Based upon the novel by Jules Verne
Directed by Hideaki Anno
Character Designs by Yoshiyuki Sadamoto
- Two OSTs
- Clean opening and closing animation
Dindrane’s Anime Warnings:
- Bumbling villains
- An aquaphobe’s nightmare
- Literary adaptation–you might be inspired to READ
- Mild violence
Released by: ADV
Rating: 12+, but younger kids could handle it with supervision
Anamorphic: N/A; appears in its original 1.33:1 format.
My Advice: A must-have for every anime collection
Based loosely upon the Jules Verne novel 20,000 Leagues Under the Sea, Nadia: The Secret of Blue Water is a classic tale of adventure and discovery, as well as one of the best known and loved anime series of all time.
Gargoyle is obsessed with Atlantis and with returning the Atlantean culture to world dominance, but to achieve this end, he needs a sacred pendant known as Blue Water. Nadia, a young orphan, has had this pendant since she can remember and knows nothing about it. Luckily, she does not have to stand alone against the evil machinations of Gargoyle; clever inventor Jean Ratique and the legendary Captain Nemo are both on her side versus Gargoyle and his forces. Nadia and Jean flee with Nemo on the Nautilus and begin the adventure of their lives. The show begins as Jean meets Nadia the circus-performer and her pet lion at the Eiffel tower.
The visuals are simply amazing. This is Hideaki Anno’s first series, and since he went on to create the blockbuster Neon Genesis Evangelion, you can see the roots of his style and flair for visual dramatics. You can also see where Disney got their inspiration for the much less spectacular Atlantis.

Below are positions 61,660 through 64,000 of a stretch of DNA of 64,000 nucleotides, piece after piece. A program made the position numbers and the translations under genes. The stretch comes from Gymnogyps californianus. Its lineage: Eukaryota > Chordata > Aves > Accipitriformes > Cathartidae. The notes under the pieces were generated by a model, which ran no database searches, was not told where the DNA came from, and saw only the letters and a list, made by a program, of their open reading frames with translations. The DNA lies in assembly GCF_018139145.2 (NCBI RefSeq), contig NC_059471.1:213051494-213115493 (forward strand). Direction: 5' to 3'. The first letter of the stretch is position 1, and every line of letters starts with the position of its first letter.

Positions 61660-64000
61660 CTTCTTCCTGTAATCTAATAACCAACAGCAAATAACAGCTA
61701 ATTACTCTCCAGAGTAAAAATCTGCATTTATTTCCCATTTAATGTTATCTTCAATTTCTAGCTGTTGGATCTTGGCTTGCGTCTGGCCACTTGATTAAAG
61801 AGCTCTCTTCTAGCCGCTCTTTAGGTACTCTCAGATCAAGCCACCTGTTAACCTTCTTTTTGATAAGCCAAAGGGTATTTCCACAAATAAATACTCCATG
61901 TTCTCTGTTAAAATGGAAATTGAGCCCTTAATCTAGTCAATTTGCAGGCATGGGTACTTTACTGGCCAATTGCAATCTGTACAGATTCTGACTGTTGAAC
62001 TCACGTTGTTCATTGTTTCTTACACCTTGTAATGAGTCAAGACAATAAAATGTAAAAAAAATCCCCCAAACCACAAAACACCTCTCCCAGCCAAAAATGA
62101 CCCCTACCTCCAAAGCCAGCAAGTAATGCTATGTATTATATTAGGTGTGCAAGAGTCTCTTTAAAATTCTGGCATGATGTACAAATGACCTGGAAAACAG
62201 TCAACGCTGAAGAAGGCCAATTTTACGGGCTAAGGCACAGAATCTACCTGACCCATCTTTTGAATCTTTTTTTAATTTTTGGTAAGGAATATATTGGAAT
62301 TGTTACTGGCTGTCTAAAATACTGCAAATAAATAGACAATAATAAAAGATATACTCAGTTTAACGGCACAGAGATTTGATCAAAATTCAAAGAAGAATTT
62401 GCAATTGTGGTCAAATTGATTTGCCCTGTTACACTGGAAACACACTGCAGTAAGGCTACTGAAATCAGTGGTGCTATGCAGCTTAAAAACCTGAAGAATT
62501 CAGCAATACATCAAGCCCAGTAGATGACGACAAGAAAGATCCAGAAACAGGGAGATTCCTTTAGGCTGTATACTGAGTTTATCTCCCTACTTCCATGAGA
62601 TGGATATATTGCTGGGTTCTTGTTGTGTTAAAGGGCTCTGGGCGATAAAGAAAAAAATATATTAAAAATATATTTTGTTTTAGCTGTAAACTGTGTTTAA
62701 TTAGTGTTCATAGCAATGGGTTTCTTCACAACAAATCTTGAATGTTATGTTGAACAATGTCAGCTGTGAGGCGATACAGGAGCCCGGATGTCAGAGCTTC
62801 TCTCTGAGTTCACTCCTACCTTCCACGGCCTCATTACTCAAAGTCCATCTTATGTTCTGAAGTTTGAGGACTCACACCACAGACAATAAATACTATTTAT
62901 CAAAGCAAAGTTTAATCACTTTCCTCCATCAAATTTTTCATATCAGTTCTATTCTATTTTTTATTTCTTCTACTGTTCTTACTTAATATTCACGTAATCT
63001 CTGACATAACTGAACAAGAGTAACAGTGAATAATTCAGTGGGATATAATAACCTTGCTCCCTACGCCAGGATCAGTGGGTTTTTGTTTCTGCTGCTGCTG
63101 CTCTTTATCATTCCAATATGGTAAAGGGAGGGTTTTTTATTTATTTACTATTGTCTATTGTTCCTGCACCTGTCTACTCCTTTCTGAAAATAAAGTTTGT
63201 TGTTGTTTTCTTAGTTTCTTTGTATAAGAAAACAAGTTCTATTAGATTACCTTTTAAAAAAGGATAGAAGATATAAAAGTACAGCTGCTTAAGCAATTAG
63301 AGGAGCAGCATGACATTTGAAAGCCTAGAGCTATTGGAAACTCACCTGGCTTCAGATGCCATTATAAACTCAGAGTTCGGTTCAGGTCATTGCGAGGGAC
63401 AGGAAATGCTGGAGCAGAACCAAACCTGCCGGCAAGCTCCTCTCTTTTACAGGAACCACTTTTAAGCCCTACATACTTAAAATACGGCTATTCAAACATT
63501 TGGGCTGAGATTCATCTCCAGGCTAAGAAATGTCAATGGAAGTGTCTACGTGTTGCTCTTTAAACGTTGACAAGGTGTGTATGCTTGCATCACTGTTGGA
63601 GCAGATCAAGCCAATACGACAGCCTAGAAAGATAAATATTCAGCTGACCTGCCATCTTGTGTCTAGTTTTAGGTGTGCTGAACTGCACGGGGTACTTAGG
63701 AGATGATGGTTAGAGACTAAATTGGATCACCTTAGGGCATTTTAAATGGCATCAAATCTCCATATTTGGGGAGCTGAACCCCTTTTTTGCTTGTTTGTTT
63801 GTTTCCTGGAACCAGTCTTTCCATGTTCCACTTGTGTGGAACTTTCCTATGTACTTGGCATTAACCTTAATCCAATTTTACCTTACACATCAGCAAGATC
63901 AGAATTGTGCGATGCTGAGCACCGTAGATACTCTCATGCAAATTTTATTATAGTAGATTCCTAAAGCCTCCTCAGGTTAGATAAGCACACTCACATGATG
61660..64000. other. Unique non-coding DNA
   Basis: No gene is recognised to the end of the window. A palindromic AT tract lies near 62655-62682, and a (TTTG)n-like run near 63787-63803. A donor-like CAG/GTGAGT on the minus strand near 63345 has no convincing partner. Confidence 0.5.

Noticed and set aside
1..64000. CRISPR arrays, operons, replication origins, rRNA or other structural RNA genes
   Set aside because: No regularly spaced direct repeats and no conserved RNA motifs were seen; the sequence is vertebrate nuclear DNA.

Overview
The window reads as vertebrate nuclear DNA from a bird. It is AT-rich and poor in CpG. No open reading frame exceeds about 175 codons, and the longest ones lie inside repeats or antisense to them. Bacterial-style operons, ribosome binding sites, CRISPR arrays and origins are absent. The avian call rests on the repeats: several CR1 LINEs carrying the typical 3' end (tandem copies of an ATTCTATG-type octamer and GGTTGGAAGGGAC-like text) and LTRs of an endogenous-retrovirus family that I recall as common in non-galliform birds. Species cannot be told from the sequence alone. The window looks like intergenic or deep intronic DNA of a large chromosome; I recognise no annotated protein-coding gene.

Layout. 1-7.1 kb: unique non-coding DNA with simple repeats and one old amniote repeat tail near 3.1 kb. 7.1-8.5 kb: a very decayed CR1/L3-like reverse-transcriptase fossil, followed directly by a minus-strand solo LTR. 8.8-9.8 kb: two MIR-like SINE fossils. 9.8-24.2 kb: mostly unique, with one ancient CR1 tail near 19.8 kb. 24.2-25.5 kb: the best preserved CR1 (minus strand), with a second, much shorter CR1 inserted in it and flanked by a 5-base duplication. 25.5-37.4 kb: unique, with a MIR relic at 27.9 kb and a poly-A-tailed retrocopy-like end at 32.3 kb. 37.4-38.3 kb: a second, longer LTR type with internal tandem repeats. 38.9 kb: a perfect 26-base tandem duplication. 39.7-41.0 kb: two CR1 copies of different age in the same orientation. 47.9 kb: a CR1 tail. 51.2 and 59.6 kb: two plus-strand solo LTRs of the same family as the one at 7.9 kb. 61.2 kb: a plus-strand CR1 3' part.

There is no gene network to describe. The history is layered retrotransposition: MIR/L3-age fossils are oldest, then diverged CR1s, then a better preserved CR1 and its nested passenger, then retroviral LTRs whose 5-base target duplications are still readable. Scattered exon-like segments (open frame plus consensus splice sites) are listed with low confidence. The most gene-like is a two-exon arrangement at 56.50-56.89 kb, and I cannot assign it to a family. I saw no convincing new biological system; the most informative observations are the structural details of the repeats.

The introduction of the Nautilus and the scenes of the initial chases through Paris are remarkable. Unfortunately, your enjoyment of this art will be a bit muted, along with the colors on the digital transfer. While dirt and scratches are minimal, they are present here and there, which is a shame on a series of this magnitude and beauty. The English and Japanese tracks are both digital stereo and sound great. The voice acting is even quite skillful in both languages, avoiding the annoying traps that so many voice actors get into. Jean even has an appropriate and realistic slight French accent that never slips.
This release does not suffer from lack of charity on the part of the producers. We get twenty episodes on four discs, which is half the series in one fell swoop. We also get two soundtracks full of the show’s amazing music, both vocal and orchestral. The music, composed by Yoshimasa Inoue, Yukihiro Takahashi, and others, is simply wonderful, accompanying and enhancing the show at every turn. The extras on the discs proper are a little spare: just clean openings and closings and the usual trailers for other releases. Again, a series this important to the history of anime and entertainment should have interviews galore, retrospectives, featurettes on the making-of, and manga comparisons.
If you are a fan of the original Verne novel, then you will be interested rather than offended by this retelling. Don’t expect faithfulness, however; the story divulges significantly at several points, and many of the details are quite different. However, the feeling of intrepid adventure and courageous heroism is the same. ADV has produced a solid collection that every anime fan will need in his or her collection. While the villains are in places bumbling cardboard clichÃ©s, you can’t fault the production values, the art, the characterization of the heroes, or the tale itself. If you don’t yet consider yourself an anime fan, then this is a wonderful place to startâ€”as adventurous as Akira, but less disturbing.